## 1. Overview

In this tutorial, we'll see how to reverse a number using a mathematical approach in Java. First, we'll see what math operations are necessary for doing this, and then we'll go through three different ways of implementing this.

## 2. Solution Approach

To start off, let's take an example and see exactly what should happen. For example, we want the number 1234 to become 4321. This can be achieved with the following approach:

- get the last digit of the number
- we can apply modulus to get the last digit
- 1st iteration – 1234 % 10 = 4
- 2nd iteration – 123 % 10 = 3

- multiply the reversed number by 10 and add the digit found in the previous step
- 1st iteration – 0 * 10 + 4 = 4 (since there's no reversed number to start with, we multiply with 0 in the 1st iteration)
- 2nd iteration – 4 * 10 + 3 = 43

- divide the original number by 10 and repeat from step 1 and continue until the number is not 0
- 1st iteration – 1234 / 10 = 123
- 2nd iteration – 123 / 10 = 12

## 3. Mathematical Implementation

We want to translate the math operations above into code. This is possible in three different ways: using a *while* loop, a *for* loop, or recursion.

**The approaches below also cater to negative values by using the absolute value of the number to be reversed and multiplying the reversed number by -1 if the original number is negative.**

### 3.1. *while* Loop

The *while* loop is first on the list as it's the clearest way of translating the math operations above:

```
int reversedNumber = 0;
int numberToReverse = Math.abs(number);
while (numberToReverse > 0) {
int mod = numberToReverse % 10;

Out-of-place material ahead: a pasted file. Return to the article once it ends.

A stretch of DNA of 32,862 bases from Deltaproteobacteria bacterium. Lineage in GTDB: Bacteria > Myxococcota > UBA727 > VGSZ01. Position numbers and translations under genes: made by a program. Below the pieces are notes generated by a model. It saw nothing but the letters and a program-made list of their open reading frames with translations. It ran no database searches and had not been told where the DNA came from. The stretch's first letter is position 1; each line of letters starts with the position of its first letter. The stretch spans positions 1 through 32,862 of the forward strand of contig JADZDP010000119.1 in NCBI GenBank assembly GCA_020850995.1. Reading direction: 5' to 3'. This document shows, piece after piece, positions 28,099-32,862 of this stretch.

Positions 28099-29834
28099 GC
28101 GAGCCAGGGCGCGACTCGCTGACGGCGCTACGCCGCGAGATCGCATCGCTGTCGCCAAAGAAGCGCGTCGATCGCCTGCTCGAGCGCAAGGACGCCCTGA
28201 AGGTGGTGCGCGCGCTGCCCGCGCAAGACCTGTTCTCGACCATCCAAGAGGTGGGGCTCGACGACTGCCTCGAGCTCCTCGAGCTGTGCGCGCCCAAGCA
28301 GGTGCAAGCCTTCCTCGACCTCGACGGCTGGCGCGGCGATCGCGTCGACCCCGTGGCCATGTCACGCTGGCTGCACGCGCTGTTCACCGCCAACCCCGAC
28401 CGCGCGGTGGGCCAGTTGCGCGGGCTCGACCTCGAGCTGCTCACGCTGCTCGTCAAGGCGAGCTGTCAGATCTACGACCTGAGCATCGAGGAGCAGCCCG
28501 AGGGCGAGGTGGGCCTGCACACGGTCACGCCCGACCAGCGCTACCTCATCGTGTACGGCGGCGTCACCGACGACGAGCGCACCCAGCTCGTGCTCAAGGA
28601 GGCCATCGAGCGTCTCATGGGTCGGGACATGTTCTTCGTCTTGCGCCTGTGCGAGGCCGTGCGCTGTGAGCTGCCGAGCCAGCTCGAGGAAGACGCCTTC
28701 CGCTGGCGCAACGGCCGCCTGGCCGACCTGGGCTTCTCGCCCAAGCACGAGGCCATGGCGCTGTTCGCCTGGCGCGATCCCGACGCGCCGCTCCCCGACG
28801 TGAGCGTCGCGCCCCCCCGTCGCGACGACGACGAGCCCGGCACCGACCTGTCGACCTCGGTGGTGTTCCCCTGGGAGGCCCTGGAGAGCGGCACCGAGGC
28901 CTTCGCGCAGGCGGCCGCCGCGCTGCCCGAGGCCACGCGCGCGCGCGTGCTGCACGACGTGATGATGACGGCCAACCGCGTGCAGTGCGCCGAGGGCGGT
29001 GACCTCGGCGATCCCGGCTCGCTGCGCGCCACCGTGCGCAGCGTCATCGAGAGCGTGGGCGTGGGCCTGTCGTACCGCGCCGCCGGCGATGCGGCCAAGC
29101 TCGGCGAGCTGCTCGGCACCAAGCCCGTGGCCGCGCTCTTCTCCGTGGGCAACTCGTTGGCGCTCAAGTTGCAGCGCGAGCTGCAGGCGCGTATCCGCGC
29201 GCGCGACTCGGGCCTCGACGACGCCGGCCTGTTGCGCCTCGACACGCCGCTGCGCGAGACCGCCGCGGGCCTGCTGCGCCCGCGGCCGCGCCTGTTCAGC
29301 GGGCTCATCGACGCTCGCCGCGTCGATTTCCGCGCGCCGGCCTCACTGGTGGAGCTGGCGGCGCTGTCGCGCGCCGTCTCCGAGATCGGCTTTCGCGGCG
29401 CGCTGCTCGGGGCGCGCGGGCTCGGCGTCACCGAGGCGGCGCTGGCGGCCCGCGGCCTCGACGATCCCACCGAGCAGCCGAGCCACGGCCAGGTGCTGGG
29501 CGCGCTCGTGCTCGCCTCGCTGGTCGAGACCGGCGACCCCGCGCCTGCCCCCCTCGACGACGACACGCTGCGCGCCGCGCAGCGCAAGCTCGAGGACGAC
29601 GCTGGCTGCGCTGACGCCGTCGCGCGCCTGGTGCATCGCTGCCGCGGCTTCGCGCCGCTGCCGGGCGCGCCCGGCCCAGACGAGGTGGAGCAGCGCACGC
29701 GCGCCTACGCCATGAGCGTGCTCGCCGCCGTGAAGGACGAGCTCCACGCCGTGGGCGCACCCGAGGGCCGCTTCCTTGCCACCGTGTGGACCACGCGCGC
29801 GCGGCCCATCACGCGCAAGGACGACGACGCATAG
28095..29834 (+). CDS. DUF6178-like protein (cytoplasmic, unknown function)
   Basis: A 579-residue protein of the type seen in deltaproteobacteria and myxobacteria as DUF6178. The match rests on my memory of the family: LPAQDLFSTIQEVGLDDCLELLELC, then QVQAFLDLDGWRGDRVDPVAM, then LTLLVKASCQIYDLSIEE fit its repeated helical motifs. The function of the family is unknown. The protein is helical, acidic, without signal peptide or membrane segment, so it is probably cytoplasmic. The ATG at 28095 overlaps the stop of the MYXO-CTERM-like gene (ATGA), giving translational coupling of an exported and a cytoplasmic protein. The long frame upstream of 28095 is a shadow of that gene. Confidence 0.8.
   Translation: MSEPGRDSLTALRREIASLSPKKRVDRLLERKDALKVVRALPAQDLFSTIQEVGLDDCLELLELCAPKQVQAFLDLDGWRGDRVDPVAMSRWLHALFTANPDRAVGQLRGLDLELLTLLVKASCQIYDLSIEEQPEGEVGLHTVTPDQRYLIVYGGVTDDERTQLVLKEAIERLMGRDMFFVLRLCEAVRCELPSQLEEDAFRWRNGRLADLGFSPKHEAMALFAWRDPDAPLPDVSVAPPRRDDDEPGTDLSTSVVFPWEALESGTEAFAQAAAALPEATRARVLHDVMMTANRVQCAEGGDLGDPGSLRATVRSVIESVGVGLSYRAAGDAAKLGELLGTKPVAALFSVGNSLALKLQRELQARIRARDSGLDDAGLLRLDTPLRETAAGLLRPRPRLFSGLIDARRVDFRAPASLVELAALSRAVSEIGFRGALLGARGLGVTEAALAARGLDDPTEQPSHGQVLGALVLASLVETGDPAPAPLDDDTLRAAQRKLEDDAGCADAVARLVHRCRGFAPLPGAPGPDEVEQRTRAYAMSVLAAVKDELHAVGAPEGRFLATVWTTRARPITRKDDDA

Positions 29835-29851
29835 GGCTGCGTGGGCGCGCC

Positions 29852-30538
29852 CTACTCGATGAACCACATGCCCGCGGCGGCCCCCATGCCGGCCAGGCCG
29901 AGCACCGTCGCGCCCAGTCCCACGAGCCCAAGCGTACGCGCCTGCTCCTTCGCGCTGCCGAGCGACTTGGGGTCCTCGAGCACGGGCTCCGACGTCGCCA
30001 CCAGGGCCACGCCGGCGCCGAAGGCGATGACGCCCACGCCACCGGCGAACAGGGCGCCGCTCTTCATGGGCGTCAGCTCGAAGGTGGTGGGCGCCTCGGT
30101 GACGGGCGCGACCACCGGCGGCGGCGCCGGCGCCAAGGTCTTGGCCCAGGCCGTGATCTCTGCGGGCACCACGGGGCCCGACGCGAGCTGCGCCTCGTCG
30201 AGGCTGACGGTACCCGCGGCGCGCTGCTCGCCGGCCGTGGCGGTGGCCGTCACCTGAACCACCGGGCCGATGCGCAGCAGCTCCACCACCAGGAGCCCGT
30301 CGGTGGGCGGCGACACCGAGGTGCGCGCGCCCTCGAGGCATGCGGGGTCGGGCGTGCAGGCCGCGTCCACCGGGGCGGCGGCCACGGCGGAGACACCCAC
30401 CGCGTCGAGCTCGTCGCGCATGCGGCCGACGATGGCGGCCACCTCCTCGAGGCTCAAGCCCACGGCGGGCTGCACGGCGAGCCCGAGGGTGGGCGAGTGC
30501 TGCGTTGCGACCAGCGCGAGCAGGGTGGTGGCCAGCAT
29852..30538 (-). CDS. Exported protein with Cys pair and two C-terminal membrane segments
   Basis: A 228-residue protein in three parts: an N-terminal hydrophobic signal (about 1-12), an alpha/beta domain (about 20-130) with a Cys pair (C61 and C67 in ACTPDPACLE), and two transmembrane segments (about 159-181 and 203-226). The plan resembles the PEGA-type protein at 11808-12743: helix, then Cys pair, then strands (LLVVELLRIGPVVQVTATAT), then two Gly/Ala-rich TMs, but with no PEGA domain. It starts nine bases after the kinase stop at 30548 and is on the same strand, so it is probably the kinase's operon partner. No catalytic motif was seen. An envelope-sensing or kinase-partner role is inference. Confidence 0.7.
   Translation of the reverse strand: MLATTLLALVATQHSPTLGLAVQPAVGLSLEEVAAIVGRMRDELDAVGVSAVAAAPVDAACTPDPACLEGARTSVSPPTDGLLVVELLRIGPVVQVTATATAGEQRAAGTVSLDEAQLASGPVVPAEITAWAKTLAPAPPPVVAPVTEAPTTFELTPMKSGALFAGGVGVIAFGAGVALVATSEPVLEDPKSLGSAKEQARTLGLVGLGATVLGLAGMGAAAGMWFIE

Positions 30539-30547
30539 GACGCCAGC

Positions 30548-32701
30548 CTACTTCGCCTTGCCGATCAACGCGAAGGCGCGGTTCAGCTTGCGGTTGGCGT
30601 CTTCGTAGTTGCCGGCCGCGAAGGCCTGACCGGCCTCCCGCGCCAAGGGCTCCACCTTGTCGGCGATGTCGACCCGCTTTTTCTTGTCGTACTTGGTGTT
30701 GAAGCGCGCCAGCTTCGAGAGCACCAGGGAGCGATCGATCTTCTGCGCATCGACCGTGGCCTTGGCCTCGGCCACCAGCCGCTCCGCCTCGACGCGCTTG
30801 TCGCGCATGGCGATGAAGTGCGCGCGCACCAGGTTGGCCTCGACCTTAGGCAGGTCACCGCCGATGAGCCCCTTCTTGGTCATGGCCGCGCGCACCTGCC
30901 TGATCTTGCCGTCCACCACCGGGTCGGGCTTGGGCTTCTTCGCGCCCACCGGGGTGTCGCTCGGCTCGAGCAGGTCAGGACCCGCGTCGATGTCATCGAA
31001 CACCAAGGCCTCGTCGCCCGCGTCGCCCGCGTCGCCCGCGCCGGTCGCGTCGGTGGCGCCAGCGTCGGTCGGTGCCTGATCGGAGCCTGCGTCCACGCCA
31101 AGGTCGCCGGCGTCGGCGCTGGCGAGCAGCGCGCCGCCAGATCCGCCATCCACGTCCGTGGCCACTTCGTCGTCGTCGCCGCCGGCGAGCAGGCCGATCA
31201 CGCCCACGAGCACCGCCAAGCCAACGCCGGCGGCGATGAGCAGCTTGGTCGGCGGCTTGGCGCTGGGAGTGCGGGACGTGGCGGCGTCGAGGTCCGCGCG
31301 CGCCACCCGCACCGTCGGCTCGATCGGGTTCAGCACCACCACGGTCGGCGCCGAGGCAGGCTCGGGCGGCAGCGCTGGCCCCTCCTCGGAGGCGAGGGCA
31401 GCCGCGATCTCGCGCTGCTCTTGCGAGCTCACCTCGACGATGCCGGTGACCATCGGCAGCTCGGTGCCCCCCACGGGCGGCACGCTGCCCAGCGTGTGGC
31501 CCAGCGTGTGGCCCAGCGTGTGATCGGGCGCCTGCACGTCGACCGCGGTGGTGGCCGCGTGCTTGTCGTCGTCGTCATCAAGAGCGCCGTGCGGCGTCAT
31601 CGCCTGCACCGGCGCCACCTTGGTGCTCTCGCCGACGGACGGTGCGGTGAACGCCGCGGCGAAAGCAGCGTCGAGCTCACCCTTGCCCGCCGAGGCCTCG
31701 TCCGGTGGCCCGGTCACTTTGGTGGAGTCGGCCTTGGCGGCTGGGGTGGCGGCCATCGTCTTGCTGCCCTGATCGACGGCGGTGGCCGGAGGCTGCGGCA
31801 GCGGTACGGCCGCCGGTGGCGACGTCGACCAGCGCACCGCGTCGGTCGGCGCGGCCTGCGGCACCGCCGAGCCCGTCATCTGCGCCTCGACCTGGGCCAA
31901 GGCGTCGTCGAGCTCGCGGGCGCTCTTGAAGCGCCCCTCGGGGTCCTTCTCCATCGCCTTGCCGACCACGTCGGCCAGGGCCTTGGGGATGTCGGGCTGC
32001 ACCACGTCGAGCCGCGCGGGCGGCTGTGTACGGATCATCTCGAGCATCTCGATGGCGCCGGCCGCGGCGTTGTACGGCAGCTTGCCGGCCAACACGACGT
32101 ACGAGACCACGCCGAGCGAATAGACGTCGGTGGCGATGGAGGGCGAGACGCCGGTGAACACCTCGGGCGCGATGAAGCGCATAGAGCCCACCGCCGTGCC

reversedNumber = reversedNumber * 10 + mod;
numberToReverse /= 10;
}
return number < 0 ? reversedNumber * -1 : reversedNumber;
```

### 3.2. *for* Loop

Using the *for* loop, the logic is the same as earlier. We skip the initialization statement of the *for* loop and use the number that is being reversed in the terminating condition:

```
int reversedNumber = 0;
int numberToReverse = Math.abs(number);
for (; numberToReverse > 0; numberToReverse /= 10) {
int mod = numberToReverse % 10;
reversedNumber = reversedNumber * 10 + mod;
}
return number < 0 ? reversedNumber * -1 : reversedNumber;
```

### 3.3. Recursion

For recursion, we can use a wrapper method that calls the recursive method that returns the reversed number:

```
int reverseNumberRecWrapper(int number) {
int output = reverseNumberRec(Math.abs(number), 0);
return number < 0 ? output * -1 : output;
}
```

The recursion method implements the math operations in the same manner as the previous examples:

```
int reverseNumberRec(int numberToReverse, int recursiveReversedNumber) {
if (numberToReverse > 0) {
int mod = numberToReverse % 10;
recursiveReversedNumber = recursiveReversedNumber * 10 + mod;
numberToReverse /= 10;
return reverseNumberRec(numberToReverse, recursiveReversedNumber);
}
return recursiveReversedNumber;
}
```

**The recursive method returns the currently reversed number in each iteration and the number to be reversed is shortened with each iteration. This happens until the number to be reversed is 0, at which time we return the fully reversed number.**

## 4. Conclusion

In this article, we explored three different implementations for reversing a number, using a *while* loop, a *for* loop, and recursion.

As always, the source code for the examples is available over on GitHub.

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